That evening, we explored the neighbouring town of Springdale, with its stores sell- ing everything from gemstones and jewelry to sporting gear and Zion t-shirts. Originally a Mormon farming community, this pretty town just outside the park is now focused on tour- ism. With the red rocks looming above, any- thing along this short strip—from restaurants to inns, motels and restaurants—were lent an otherworldly beauty.
We then drove through the east side of the park – a beautiful drive along switchbacks out of the canyon and through the mile-long Zion Mount Carmel Tunnel toward Kanab.
The sign next to a statue of a cowboy on a rearing horse off Main Street reads “Little Hollywood,” a nod to the more than 100 movies and TV shows filmed here, including The Lone Ranger, Billy the Kid and Planet of the Apes. For a nostalgic wander through remnants of old Western movie sets, Kanab’s Little Hollywood Museum is open—and free—for viewing, with relics of an old Western town, with a saloon and even a jailhouse, film props and other cinematic memorabilia.
This mythical American West landscape is also the home to an array of 1,600 orphaned dogs, cats, pigs and other animals who live, seemingly quite happily, on site of the Best Friends Animal Sanctuary, the largest no kill animal shelter in the United States. You can stop by here for an audiotaped tour of the sanctuary in your own car. Or you can join one of the bus tours, which includes stops in Dogtown and Catworld, with highly con- trolled interactions with a few dogs and cats.
The town of Kanab is also what resident and Rocking V Café owner Victor Cooper re- fers to as “base camp” for all the hiking and mountain biking in neighbouring canyons and state parks. You can stay in Kanab and hike up the Squaw Trail that winds around the red mountains bordering the town; drive a short distance to Coral Pink Sand Dunes State Park, with its miles of rippling pink sand; or head to the Toadstools, which really are hoodoos in the shape of toadstools. Kanab is also a perfect base for a series of longer day trips: Zion is 45 minutes away; the famous hoodoos and arches of Bryce Canyon a mere 1.5 hours’ drive, and the north rim of the Grand Canyon is about the same.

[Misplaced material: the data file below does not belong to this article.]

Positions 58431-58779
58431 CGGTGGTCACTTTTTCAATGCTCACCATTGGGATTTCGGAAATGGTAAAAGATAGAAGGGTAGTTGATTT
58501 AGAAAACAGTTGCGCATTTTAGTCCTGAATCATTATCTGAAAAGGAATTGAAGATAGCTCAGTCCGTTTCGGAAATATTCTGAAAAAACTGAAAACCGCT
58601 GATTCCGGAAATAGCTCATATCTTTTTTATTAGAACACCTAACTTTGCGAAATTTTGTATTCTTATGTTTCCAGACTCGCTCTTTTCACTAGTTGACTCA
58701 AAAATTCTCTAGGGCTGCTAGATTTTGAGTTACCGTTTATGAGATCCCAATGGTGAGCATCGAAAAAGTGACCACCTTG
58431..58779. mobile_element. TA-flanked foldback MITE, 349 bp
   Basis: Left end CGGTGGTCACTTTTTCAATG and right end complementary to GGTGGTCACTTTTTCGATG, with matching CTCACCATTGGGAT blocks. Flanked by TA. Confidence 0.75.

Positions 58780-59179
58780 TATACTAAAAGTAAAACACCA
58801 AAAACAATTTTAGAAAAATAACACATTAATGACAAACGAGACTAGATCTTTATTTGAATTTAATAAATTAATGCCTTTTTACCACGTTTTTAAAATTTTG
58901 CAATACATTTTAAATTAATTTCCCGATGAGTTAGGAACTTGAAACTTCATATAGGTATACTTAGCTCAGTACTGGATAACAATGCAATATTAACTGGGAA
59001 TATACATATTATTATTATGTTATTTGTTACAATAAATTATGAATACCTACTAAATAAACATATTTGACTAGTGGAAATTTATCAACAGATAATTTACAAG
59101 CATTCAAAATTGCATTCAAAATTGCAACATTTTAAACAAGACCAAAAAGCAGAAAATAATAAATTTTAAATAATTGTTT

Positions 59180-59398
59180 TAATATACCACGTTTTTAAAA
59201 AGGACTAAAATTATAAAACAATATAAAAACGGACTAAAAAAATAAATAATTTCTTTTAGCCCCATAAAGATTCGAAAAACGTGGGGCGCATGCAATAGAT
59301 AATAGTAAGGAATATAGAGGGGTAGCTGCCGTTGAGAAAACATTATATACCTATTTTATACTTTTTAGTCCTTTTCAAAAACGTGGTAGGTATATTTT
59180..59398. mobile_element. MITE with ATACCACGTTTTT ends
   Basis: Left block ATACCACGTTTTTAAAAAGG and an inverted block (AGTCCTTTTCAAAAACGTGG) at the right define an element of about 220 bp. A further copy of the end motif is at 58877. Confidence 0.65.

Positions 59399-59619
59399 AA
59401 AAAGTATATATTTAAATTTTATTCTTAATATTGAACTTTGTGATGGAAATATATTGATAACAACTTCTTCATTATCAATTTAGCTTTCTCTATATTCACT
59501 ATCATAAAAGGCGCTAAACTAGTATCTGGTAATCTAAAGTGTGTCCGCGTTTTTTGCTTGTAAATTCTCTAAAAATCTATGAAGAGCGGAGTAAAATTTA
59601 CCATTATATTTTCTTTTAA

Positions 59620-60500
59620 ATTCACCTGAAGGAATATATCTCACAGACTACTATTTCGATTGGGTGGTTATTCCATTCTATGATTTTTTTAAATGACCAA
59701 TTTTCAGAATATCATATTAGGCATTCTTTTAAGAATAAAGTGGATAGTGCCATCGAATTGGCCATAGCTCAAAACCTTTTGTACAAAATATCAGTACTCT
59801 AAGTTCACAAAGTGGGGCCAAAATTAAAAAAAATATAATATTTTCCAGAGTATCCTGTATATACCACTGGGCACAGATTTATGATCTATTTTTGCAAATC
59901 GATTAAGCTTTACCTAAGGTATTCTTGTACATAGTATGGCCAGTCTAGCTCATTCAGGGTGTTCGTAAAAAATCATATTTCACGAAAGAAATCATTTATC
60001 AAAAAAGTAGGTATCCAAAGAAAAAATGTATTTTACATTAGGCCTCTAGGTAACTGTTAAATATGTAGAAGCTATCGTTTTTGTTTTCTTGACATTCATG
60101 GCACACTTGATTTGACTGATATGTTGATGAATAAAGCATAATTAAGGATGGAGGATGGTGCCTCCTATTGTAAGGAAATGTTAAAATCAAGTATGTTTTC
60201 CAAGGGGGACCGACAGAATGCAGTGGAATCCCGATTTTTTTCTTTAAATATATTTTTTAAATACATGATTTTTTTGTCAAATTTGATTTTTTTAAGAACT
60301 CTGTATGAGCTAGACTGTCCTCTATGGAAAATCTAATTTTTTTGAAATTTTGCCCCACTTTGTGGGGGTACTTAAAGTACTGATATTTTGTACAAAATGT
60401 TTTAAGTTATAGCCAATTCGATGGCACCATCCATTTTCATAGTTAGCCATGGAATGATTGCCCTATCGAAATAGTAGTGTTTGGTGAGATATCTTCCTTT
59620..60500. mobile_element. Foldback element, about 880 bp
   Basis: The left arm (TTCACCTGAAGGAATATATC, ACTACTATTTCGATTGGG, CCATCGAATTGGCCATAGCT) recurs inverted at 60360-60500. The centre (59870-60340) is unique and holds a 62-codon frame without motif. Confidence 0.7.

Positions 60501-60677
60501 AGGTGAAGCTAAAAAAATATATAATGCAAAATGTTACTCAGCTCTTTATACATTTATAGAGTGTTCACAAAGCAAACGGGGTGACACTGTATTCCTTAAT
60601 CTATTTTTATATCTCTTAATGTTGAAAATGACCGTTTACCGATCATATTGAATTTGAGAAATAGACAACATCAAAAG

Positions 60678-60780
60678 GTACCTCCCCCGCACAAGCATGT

But be forewarned that Bryce and the Grand Canyon, though relatively close, are likely to be much colder—and potentially snow cov- ered in spring.
LAKE LAS VEGAS
Rather than returning to downtown Las Vegas for our last night, we chose to stay in Lake Las Vegas, which is about the same distance from the airport—about a half hour’s drive—but an entirely different side of Nevada.
Lake Las Vegas is the man-made lake at the centre of a massive project undertaken by a wealthy developer in the late ‘80s and early ‘90s—with high-end resorts, an Italian-style vil- lage with restaurants and shops, and golf courses and a residential area. But then—with the housing crisis, many projects went bankrupt.
Today Lake Las Vegas is still struggling to repopulate itself—there’s an aura of glamour but also a sense of abandonment. But for us, it was quiet and welcome retreat from Las Ve- gas. We stayed at the Westin, where we found a mixture of young families and older guests: the resort has two outdoor pools, free one-hour kayak rentals on the lake; ping pong tables and corn toss set up on the lawn. The kids were enthralled. And with an all-day happy hour at the Mexican restaurant, Sonrisa Grill, in the village down the road, my hus- band and I were pretty enthralled too!
IF YOU GO
Las Vegas – At about $50 US per night, The Downtown Grand is a steal and with 635 rooms, it is considered small next to the larger 3,000 to 5,000-room resorts on the Strip. For quieter rooms, ask to be in the west side of the Grand Tower.
Zion National Park – The Cable Mountain Lodge at the entrance to the park has rooms and suites with fine linens, granite bathrooms, spectacular views of the mountains, an outdoor hot tub (and pool, open in warmer weather) and is building a spa.
Kanab – The Victorian style Canyons Boutique Hotel has cruiser bikes available on loan and includes a hot buffet breakfast. Also on site is Chef Shon Foster’s wonderful Sego Restaurant, which offers “social” or small sharable plates that combine southwestern and Asian flavours.
Lake Las Vegas – View lakelasvegas. com for more information.
For more on Nevada and Utah, view www.travelnevada.com and visitutah.com.